Credit: Photo by NeONBRAND on Unsplash

"I don’t want to live through the death of local journalism," said Indira Lakshmanan, executive editor, Pulitzer Centre in a podcast with

The non-profit organisation has been supporting in-depth reporting on global issues for 13 years. Now, its latest local news initiative, Bringing Stories Home, has supported 11 local, public service journalism projects since January 2019. She explained how it is a crucial lifeline at a time when regional newsrooms are facing mass job layoffs.

"The immediate pressure point we felt is how local journalism in the US - and I think it’s also true in the UK - is undergoing tremendous changes,” she explained.

"We wanted to give an opportunity for local outlets across the US to have a chance to do important, meaningful journalism that changes laws and lives, and makes a difference in communities."

It was made possible thanks to a $5m endowment fund from the Facebook Journalism Project (FJP), as a way to recognise and repair some of the problems facing local newsrooms brought on by the emergence of social and digital media, mainly declining ad revenue.

Local news outlets like The Texas Tribune and the Milwaukee Journal Sentinel were amongst the beneficiaries and they also received editorial and data-driven support to explore important investigative stories that would otherwise fall by the wayside.

But while the initiative seeks to give these stories the publicity they deserve, it does not aim to be a stopgap forever. Lakshmanan said it is buying time until a more lasting solution presents itself.

"We don’t want journalism in the US to depend on philanthropy alone, I don’t think that’s the solution," she said.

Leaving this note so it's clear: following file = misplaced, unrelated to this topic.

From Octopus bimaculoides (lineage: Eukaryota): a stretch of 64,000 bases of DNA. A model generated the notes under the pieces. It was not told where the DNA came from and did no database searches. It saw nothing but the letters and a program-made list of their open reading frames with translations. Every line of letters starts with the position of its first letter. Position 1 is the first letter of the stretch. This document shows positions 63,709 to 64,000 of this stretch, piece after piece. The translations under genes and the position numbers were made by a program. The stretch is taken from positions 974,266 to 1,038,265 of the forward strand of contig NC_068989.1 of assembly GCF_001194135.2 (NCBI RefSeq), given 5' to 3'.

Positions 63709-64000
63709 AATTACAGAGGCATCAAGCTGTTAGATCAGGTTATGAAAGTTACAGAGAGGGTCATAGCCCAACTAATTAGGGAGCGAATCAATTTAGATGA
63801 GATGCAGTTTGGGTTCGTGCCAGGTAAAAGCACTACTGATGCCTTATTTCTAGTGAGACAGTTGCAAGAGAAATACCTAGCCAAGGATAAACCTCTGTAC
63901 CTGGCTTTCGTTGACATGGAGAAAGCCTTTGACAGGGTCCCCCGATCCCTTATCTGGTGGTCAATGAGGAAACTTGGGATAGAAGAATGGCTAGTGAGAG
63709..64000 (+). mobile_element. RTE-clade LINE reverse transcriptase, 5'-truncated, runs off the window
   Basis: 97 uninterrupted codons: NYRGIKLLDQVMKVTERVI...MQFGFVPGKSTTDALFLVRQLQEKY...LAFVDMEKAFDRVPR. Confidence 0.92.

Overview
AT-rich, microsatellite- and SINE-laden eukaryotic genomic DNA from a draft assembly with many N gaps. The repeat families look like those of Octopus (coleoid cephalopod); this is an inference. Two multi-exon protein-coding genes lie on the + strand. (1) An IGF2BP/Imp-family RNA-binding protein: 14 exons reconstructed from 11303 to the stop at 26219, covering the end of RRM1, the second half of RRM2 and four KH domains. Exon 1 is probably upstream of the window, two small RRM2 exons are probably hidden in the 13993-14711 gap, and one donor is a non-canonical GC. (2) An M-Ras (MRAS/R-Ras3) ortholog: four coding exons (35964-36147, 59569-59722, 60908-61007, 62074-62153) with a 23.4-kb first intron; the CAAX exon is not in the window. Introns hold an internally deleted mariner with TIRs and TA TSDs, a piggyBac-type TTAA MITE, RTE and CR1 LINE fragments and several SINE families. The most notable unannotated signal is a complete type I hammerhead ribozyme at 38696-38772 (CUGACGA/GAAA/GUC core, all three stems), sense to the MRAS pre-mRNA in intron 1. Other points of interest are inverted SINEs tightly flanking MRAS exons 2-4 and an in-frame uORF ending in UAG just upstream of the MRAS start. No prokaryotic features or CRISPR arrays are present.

"Our focus was on important, systemic crises and stories that no one else was doing, and otherwise without our support, news organisation big or small would not be able to do.

"So many stories that affect people’s lives like police corruption or costs of global trade, or abuse of women and children, will be considered second- and third-tier issues in newsrooms that don't have the support. That's where we come in."

For now, with the benefits of philanthropic funding clear to see, Lakshmanan plans to go back to the FJP and ask them to 'double-down' on its investment once more.

"We’re hoping all these philanthropic partners and corporate responsibility partners will realise how important this journalism is that we’re making possible, and realise it’s a smart contribution to journalism and a healthy democracy.

"By supporting quality investigative public service journalism, we are rebuilding the fabric of people's trust in what is real and what is true news, and fighting against misinformation.

"I don’t just see this as investment into individual newsrooms and stories, I see this as an investment into democracy."

Find out how to regain audiences’ trust by driving diversity in your newsroom at Newsrewired on 27 November at Reuters, London. Head to for the full agenda and tickets

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